Yzerman, 53, is an obvious Seattle choice, given he built a Tampa Bay Lightning franchise – much of it under then-CEO Leiweke – currently leading the President’s Trophy race. But Yzerman resigned as Lightning GM last September and remains on a one-year contract as an advisor there, largely for family reasons.
He still lives with his wife, Lisa, in Detroit, where he played all 22 seasons of his Hall of Fame career and won three Stanley Cup titles. Yzerman tired of regularly commuting from Detroit to Tampa as Lightning GM and his three daughters now attend college in the Northeast, so he’s almost certainly not coming here. It’s a matter of what happens with Holland.
Not long ago, B.C. native Holland, 63, would have been most teams’ first GM choice, given his overall success and renowned talent-spotting and player development. Lately, his reputation has taken a hit in Detroit as the rebuilding Red Wings struggle under the salary-cap weight of Holland-approved contracts.
Still, this is Holland’s 22ndseason as Red Wings GM and he’d made the playoffs every year until 2017, notching three Stanley Cup titles.
The Red Wings aren’t playoff-bound now, so there’s opportunity for ownership to swap out Holland for Yzerman a year early. Seattle hiring Holland would give him and the Red Wings a dignified way out of a difficult situation.
Or, Seattle could seek late-bloomer Vegas assistant GM Kelly McCrimmon, 58, a top candidate among NHL up-and-comers. McCrimmon differs from typical assistants given his stellar three decades’ experience in the Western Hockey League as coach, GM and owner of the Brandon Wheat Kings – where he turned down multiple NHL offers.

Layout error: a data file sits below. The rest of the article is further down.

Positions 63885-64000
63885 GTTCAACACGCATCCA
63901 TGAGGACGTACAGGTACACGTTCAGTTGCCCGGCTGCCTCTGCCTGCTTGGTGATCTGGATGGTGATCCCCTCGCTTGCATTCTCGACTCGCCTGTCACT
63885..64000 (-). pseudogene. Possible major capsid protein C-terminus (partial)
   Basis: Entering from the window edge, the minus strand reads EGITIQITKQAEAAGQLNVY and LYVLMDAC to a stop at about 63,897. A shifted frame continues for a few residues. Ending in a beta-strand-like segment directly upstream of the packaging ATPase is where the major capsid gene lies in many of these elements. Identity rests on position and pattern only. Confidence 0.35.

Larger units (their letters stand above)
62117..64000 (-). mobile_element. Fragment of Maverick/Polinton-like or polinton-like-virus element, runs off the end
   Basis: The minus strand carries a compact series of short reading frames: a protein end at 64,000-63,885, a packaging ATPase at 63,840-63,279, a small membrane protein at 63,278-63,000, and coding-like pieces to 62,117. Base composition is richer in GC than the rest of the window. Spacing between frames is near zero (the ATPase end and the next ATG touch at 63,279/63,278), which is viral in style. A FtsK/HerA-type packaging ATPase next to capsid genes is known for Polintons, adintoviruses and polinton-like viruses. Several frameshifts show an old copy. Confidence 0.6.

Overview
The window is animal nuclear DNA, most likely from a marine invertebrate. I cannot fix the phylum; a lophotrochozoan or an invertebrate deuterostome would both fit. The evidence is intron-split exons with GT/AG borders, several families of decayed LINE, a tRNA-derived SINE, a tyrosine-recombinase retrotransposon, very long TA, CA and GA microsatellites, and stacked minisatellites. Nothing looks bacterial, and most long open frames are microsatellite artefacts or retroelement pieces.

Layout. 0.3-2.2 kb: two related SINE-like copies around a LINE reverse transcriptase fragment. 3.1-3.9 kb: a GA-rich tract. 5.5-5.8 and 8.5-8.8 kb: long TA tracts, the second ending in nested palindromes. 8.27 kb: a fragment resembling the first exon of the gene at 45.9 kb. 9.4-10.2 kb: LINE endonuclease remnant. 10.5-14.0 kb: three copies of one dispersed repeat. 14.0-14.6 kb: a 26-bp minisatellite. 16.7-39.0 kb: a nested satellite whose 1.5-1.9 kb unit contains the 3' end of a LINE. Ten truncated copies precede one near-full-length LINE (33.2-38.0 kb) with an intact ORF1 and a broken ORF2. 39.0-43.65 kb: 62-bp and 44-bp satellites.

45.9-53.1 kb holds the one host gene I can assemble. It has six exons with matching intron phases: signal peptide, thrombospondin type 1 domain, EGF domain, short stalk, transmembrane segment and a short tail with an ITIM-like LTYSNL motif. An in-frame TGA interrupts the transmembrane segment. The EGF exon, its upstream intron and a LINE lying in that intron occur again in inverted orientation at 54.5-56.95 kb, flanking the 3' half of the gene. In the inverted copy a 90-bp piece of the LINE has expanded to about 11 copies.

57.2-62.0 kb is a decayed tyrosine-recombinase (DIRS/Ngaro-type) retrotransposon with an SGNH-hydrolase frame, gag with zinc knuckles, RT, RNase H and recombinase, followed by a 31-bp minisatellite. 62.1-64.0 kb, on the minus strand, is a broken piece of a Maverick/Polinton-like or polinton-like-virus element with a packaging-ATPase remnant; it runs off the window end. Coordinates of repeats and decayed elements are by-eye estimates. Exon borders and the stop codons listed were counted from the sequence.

Brandon won the WHL title in 2016, defeating, of all teams, the Seattle Thunderbirds. Having accomplished that, McCrimmon accepted the Vegas job and helped navigate the 2017 expansion draft with unprecedented cunning.
There’s also former Vancouver Canucks GM Mike Gillis, 60, who had a Finals appearance, still lives in nearby Victoria and is close friends with NHL Seattle chief operating officer Victor DeBonis. Former Los Angeles Kings GM Dean Lombardi, 60, now with Philadelphia Flyers’ management, was hired in L.A. by Leiweke’s older brother, Tim, and won two Stanley Cup titles there.
Worth noting: Lombardi will be 63 when Seattle’s franchise launches, McCrimmon turns 61 that season’s first month, Holland turns 66 a month later and Gillis will be 63 a month after that.
The average NHL GM is in his mid-50s, while the four prior expansion GM hirings before McPhee lasted between six and 20 seasons. So, Seattle might want slightly more youthful experience.
If so, there’s former Carolina Hurricanes GM Ron Francis, 55, once a Hartford Whalers teammate of NHL Seattle senior advisor Dave Tippett. Or, Anaheim Ducks special assignment scout Dave Nonis, 52, who preceded Gillis as Canucks GM and received a multiyear extension as Toronto Maple Leafs GM in 2013 from Tim Leiweke.
Also, former Philadelphia GM Ron Hextall, 54, was only recently cut loose by that team.
That’s why the Seattle contingent will make inquiries at the All-Star Break and any upcoming hockey gatherings. It pays to cast a wide net for names because not every favored choice accepts the job.
But talent is out there. And in this case, with extra time to prepare and build an immediate contender, it behooves NHL Seattle to make this hire sooner rather than later.